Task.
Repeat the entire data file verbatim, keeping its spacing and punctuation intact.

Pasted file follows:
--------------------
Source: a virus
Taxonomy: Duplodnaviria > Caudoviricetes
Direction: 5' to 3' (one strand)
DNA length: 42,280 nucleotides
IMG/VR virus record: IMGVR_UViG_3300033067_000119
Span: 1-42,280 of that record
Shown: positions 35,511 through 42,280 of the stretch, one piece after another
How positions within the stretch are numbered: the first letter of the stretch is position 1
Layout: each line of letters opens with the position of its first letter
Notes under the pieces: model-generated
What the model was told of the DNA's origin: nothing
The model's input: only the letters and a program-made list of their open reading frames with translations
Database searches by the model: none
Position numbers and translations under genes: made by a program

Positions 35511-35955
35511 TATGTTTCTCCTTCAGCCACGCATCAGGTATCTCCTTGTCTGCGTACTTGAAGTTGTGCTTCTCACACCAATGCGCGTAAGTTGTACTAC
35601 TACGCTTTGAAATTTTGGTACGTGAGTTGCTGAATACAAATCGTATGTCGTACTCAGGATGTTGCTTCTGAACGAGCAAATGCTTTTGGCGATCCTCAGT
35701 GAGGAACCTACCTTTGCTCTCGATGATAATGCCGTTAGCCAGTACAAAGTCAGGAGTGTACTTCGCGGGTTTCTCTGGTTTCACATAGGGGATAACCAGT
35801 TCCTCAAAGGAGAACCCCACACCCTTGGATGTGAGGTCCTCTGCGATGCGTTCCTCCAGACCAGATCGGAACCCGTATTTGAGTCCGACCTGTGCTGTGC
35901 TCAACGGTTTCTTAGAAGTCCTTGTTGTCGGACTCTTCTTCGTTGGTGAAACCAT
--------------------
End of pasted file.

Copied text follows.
Source: a virus
Taxonomy: Duplodnaviria > Caudoviricetes
Direction: 5' to 3' (one strand)
DNA length: 42,280 nucleotides
IMG/VR virus record: IMGVR_UViG_3300033067_000119
Span: 1-42,280 of that record
Shown: positions 35,511 through 42,280 of the stretch, one piece after another
How positions within the stretch are numbered: the first letter of the stretch is position 1
Layout: each line of letters opens with the position of its first letter
Notes under the pieces: model-generated
What the model was told of the DNA's origin: nothing
The model's input: only the letters and a program-made list of their open reading frames with translations
Database searches by the model: none
Position numbers and translations under genes: made by a program

Positions 35511-35955
35511 TATGTTTCTCCTTCAGCCACGCATCAGGTATCTCCTTGTCTGCGTACTTGAAGTTGTGCTTCTCACACCAATGCGCGTAAGTTGTACTAC
35601 TACGCTTTGAAATTTTGGTACGTGAGTTGCTGAATACAAATCGTATGTCGTACTCAGGATGTTGCTTCTGAACGAGCAAATGCTTTTGGCGATCCTCAGT
35701 GAGGAACCTACCTTTGCTCTCGATGATAATGCCGTTAGCCAGTACAAAGTCAGGAGTGTACTTCGCGGGTTTCTCTGGTTTCACATAGGGGATAACCAGT
35801 TCCTCAAAGGAGAACCCCACACCCTTGGATGTGAGGTCCTCTGCGATGCGTTCCTCCAGACCAGATCGGAACCCGTATTTGAGTCCGACCTGTGCTGTGC
35901 TCAACGGTTTCTTAGAAGTCCTTGTTGTCGGACTCTTCTTCGTTGGTGAAACCAT